• describe, explain and analyse beliefs and practices, recognising the diversity which exists within and between communities and amongst individuals;
  • identify, investigate and respond to questions posed, and responses offered by some of the sources of wisdom* found in religions and worldviews;
  • appreciate and appraise the nature, significance and impact of different ways of life and ways of expressing meaning.
  1. Express ideas and insights about the nature, significance and impact of religions and worldviews, so that they can:
  • explain reasonably their ideas about how beliefs, practices and forms of expression influence individuals and communities;
  • express with increasing discernment their personal reflections and critical responses to questions and teachings about identity, diversity, meaning and value, including ethical issues;
  • appreciate and appraise varied dimensions of religion or a worldview.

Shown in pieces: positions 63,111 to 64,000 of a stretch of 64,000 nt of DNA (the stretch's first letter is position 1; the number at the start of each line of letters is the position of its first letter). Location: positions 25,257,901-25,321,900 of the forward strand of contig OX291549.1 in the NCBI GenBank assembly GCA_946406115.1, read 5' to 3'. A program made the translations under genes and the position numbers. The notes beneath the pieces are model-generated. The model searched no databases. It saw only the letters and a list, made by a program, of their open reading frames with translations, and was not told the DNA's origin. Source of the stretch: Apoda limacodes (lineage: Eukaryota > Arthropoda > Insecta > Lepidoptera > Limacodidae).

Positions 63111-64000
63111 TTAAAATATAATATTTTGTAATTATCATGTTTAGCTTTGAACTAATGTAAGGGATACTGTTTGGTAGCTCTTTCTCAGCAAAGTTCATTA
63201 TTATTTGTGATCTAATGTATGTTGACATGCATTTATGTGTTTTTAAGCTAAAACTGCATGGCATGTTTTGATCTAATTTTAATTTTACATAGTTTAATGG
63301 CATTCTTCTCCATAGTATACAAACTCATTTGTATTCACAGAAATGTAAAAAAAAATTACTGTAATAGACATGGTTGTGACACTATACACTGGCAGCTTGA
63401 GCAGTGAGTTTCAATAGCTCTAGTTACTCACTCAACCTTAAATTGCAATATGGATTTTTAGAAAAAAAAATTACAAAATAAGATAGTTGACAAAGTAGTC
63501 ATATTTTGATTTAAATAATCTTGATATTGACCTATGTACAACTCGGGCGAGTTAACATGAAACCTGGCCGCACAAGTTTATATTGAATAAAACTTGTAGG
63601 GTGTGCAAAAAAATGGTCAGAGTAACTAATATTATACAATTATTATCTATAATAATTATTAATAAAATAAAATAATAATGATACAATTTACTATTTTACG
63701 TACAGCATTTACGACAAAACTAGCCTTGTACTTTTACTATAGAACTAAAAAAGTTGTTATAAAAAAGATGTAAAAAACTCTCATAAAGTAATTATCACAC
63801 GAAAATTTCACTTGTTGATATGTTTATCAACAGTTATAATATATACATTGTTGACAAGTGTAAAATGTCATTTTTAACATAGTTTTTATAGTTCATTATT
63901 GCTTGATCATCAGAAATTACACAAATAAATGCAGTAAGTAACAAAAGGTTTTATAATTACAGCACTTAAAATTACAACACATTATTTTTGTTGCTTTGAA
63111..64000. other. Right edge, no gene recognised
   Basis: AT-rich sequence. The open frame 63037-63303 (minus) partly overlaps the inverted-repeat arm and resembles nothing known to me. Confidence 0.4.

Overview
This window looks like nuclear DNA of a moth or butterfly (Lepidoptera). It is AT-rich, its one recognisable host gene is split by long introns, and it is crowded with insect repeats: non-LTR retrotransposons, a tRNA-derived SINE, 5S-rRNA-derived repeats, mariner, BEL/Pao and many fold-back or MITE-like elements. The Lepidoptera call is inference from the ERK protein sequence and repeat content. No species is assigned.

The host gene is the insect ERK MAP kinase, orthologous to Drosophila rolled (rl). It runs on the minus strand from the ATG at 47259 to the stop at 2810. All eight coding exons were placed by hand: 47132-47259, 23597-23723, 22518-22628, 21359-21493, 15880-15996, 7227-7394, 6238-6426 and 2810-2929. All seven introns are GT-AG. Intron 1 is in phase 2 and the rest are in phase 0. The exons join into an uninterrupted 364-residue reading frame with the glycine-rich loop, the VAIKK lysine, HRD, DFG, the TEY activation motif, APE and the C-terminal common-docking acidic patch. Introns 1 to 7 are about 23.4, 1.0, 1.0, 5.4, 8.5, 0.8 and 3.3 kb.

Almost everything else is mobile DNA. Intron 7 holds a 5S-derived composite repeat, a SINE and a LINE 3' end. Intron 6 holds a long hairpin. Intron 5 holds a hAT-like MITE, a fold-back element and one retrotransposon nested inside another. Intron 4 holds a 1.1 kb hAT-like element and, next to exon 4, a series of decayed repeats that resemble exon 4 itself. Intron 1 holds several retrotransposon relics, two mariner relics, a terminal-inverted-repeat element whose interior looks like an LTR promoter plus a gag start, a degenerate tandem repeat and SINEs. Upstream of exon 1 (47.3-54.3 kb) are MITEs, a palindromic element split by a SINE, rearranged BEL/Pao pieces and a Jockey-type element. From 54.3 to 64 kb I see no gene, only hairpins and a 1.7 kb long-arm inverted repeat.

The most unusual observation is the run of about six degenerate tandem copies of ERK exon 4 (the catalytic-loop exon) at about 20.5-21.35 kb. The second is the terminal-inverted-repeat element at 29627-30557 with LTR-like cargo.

1. Gain and deploy the skills needed to engage seriously with religions and worldviews, so that they can:
  • find out about and investigate key concepts and questions of belonging, meaning, purpose and truth, responding creatively;
  • enquire into what enables different individuals and communities to live together respectfully for the wellbeing of all;
  • articulate beliefs, values and commitments clearly in order to explain why they may be important in their own and other people’s lives.



The provision of Religious Education by schools for all pupils (except where withdrawn by parents) is a legal requirement of the Education Act (1996).


During their time at Hareside Primary School, the children study the religions Christianity, Judaism, Hinduism, Islam and Sikhism alongside other world views which are embedded throughout. Our RE curriculum is successfully adapted, designed and developed for pupils with special educational needs and/or disabilities by the teacher as necessary.  It is a curriculum that is broad, balanced and inclusive for all pupils.